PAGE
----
Sunday, September 20, 2015

Azeotrope's new play "Sound" exemplifies Hearing-Privileged vs. Deaf Culture...Gracefully!

Lindsay W. Evans and Cheyenna Clearbrook in Sound (Jason Tang)
Sound
Azeotrope 
(at ACTLab – ACT Theatre)
Through October 4, 2015

There are so many graceful moments in the new play, Sound, presented by Azeotrope! That is not the intention of this intensely deep and interesting exploration of the deaf community, but it’s part of my opinion on the intentions of directors Desdemona Chiang and Howie Seago!

This play “speaks” two languages: American Sign Language and spoken English. Azeotrope was determined to learn how to accommodate an audience filled with both hearing and deaf members and they have done so with… grace! And intelligence! And success!

The play, before I get too far off on the “grace notes,” is a new one by Don Nguyen, on the really controversial use of the cochlear implant. If you’re a hearing person and know that it’s a pretty revolutionary device that helps deaf people hear, you might be surprised to know that it’s controversial in the deaf community. What could be wrong with that???

Well, the deaf community, long ago, developed a culture around celebrating deafness, and rejecting it as a “defect,” that then puts such technological breakthroughs into a much more complex arena. In fact, the deaf community pretty uniformly hates Alexander Graham Bell. Huh, you say? The inventor of the telephone?

The play makes it clear that Bell focused a huge amount of attention toward developing such a technology because he had a deaf wife. He had taught her to lip read and speak, but she also had a condition that caused her sight to degenerate and he wanted provide her a mechanism to hear before she became blind.

Bell did a lot of his research around Martha’s Vineyard. You can read about Martha’s Vineyard’s very unique history of being an island with many more deaf folks than other places at: https://en.wikipedia.org/wiki/Martha%27s_Vineyard_Sign_Language. The play uses that history to show that Bell actually treated the deaf the way people of any unaware privilege treat those not so situated. He imposed his own ideas of the tragedy of deafness onto people who felt that they got along in society terrifically through sign language and were quite normal and productive!

Nguyen’s play is mostly about a long-divorced couple struggling with a teenager. Allison (Cheyenna Clearbrook) wants a cochlear implant; her hearing mother (Lindsay W. Evans) wants to do everything she can to provide one; her deaf father (Ryan Schlecht) feels like his daughter is just fine and doesn’t need it. In fact, he feels threatened that Allison will lose her signing and maybe even her connection to him and the rest of the deaf community.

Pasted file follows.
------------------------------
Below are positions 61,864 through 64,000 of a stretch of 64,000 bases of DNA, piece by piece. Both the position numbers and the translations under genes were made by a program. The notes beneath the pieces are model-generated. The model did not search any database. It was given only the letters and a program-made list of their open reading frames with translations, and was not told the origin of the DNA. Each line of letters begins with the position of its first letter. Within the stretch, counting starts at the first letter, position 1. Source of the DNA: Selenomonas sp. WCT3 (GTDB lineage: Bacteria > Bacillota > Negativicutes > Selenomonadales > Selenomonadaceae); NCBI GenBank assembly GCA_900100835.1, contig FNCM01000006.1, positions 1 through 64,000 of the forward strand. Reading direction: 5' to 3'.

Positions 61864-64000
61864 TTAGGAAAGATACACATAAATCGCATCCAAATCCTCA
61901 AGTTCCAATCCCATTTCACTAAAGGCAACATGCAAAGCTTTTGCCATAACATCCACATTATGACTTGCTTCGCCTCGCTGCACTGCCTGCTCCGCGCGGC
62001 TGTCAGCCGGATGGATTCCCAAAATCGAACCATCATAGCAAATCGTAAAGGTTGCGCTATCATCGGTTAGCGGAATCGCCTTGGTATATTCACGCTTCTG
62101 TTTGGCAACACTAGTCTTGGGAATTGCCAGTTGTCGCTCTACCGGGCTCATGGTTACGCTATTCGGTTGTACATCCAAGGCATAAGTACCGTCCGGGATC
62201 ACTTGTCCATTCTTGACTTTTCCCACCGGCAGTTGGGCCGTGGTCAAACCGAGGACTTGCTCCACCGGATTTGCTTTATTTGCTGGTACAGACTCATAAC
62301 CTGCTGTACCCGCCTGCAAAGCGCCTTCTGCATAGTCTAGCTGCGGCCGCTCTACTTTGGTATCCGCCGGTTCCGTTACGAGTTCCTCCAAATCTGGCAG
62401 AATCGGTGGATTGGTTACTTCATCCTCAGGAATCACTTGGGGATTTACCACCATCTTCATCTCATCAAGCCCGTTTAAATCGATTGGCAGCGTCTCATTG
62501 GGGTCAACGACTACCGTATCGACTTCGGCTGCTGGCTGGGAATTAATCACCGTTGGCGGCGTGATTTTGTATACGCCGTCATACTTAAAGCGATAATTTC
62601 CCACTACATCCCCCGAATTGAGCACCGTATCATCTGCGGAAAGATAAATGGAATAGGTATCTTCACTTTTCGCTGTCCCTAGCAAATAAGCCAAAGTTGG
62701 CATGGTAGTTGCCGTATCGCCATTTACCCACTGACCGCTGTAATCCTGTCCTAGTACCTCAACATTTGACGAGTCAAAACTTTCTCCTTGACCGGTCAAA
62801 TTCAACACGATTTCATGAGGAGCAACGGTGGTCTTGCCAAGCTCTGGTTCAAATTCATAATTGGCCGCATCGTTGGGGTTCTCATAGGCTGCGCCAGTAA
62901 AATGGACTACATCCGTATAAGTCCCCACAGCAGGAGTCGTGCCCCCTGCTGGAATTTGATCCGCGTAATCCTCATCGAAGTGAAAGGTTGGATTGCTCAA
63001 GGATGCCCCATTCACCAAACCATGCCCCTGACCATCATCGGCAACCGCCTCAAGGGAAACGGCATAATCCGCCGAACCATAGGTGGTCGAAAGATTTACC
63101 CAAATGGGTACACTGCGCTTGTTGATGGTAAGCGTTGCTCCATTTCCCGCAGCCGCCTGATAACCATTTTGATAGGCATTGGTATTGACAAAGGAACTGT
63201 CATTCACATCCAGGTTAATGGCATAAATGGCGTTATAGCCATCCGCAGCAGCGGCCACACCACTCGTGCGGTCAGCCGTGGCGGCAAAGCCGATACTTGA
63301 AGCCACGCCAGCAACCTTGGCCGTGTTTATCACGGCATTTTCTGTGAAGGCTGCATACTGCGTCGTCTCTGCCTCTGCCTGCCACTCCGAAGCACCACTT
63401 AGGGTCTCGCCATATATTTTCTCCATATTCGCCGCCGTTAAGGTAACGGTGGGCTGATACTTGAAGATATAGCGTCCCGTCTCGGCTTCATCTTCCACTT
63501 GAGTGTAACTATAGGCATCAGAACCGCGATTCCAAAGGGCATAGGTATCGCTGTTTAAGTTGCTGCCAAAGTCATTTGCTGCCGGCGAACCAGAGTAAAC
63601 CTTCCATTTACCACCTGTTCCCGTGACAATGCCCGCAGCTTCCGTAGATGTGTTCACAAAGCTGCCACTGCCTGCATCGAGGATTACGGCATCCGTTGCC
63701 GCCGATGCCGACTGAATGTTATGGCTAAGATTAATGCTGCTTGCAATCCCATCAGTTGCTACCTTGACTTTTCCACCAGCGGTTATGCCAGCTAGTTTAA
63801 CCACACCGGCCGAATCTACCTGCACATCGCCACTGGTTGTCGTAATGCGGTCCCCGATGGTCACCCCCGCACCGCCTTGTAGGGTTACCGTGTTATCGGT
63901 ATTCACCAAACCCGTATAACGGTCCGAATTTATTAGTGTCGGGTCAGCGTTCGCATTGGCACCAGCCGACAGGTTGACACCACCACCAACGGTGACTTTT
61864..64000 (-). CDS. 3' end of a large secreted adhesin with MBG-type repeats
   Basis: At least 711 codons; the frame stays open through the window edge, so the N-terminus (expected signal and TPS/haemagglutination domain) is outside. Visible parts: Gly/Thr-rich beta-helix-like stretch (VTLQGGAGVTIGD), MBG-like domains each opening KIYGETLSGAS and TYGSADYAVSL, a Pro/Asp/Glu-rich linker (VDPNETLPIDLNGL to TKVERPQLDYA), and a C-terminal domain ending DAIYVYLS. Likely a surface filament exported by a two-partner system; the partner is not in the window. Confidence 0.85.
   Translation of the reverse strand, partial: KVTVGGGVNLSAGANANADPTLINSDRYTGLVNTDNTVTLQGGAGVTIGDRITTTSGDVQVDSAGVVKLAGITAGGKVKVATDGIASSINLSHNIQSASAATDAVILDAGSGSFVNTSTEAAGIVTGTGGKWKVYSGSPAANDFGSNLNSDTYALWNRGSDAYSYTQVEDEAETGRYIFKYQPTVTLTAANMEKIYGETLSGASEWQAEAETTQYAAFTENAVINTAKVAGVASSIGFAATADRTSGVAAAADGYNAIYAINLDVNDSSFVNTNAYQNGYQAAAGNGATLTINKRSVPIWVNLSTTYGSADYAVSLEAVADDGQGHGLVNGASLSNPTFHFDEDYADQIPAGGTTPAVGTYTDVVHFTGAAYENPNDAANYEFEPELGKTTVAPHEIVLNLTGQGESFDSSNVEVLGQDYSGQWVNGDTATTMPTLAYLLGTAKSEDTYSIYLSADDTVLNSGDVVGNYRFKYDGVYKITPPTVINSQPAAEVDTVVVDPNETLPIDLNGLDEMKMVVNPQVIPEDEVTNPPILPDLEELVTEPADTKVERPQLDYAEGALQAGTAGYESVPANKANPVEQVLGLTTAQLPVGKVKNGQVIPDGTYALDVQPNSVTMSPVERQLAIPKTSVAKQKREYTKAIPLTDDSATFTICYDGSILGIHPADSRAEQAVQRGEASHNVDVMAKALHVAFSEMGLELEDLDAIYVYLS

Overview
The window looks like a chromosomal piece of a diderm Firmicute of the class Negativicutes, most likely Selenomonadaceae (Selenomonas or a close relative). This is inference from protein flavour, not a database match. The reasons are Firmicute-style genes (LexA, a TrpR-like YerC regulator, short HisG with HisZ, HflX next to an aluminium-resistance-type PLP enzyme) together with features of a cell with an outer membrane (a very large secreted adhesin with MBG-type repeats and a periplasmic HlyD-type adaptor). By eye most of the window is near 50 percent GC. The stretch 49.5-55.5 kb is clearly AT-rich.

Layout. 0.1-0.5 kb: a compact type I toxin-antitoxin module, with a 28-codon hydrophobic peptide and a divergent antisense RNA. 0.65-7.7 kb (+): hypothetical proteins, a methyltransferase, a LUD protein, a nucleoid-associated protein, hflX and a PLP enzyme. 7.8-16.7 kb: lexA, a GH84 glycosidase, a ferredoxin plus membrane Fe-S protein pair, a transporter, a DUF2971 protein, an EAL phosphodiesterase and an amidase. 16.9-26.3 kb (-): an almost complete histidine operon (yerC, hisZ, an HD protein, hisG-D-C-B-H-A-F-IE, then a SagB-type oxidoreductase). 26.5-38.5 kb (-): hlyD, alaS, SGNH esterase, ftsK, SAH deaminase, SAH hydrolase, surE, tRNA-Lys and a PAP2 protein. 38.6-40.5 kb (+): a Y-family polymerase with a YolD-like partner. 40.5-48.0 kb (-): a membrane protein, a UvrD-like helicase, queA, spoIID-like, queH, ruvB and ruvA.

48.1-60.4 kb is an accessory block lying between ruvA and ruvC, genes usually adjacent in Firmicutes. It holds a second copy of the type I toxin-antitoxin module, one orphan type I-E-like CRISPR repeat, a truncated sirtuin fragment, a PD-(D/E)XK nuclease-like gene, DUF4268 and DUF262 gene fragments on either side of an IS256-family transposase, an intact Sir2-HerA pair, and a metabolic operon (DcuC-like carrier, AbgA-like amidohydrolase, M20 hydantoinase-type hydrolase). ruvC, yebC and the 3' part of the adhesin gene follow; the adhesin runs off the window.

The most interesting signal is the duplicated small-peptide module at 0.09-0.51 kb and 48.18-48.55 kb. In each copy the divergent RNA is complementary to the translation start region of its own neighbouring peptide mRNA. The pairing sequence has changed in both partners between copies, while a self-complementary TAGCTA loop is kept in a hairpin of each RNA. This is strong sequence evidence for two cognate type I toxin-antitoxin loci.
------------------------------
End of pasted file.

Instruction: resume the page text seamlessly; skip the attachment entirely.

There are contextual historical scenes with Bell (Richard Nguyen Sloniker) and his wife (Elizabeth Ayers Gibson), and they are useful, but over used (an easy area to contract script-wise). The best story and the most engaging of the issue is the modern family drama.

So, back to grace… The directors (one hearing, one deaf) found solutions for the deaf to get the spoken dialogue (projected words on gracefully-sized screens) and for the hearing to get the signed dialogue (gracefully placed actor/translators). There were screen projections of online chat between friends that everyone had to read together (though it would have been more dramatic seeing Allison interact with an onstage friend).

The set by Adam Zopfi-Hulse was a compact, double-duty set of platform heights that changed easily from one locale to another. Jessica Trundy’s lights were precise. Costuming by Christine Tschirgi was versatile and flattering for the modern folk and period-apt for the historic ones.

Sound effects were an interesting challenge (should they take them out, since the deaf audience couldn’t hear them? No, let’s make them work for everyone). Mariah Brougher and the team came up with seamless solutions. I don’t even know what they were!

Casting a play like this, with hearing actors, deaf actors, sign language fluidity needed, might be a challenge in some cities. Fortunately for Azeotrope, they found an abundance of deaf actors and hearing signers completely capable of supporting the story. Schlecht is a burly guy, suitable for the fisherman father and completely believable in his role. Evans showed a compassionate but tough side as a caring mother torn, as many parents of kids-of-different-cultures (for instance, adopted parents of children of color) would be, between figuring out if she was inappropriately imposing her own values on her daughter or supporting Allison’s independent decision.

The rest of the cast provides solid support as well. Andrew Wilkes, Jessica Kiely and Stephanie Kim-Bryan handle interpreter and small role switching, easily. Wilkes is engaging as a Martha’s Vineyard associate to Bell and translator to the deaf community of Bell’s comments.

Special mention must be made of young Miss Clearbrook. She is beautiful, natural, riveting, and a born actress. If she is found by Hollywood, she will become a tv or movie star, no doubt whatsoever. If that is what she wants. Here’s hoping she will continue to thrive and break barriers for all deaf actors.

For more information, go to www.azotheatre.org/az/ or www.acttheatre.org or call 206-292-7676.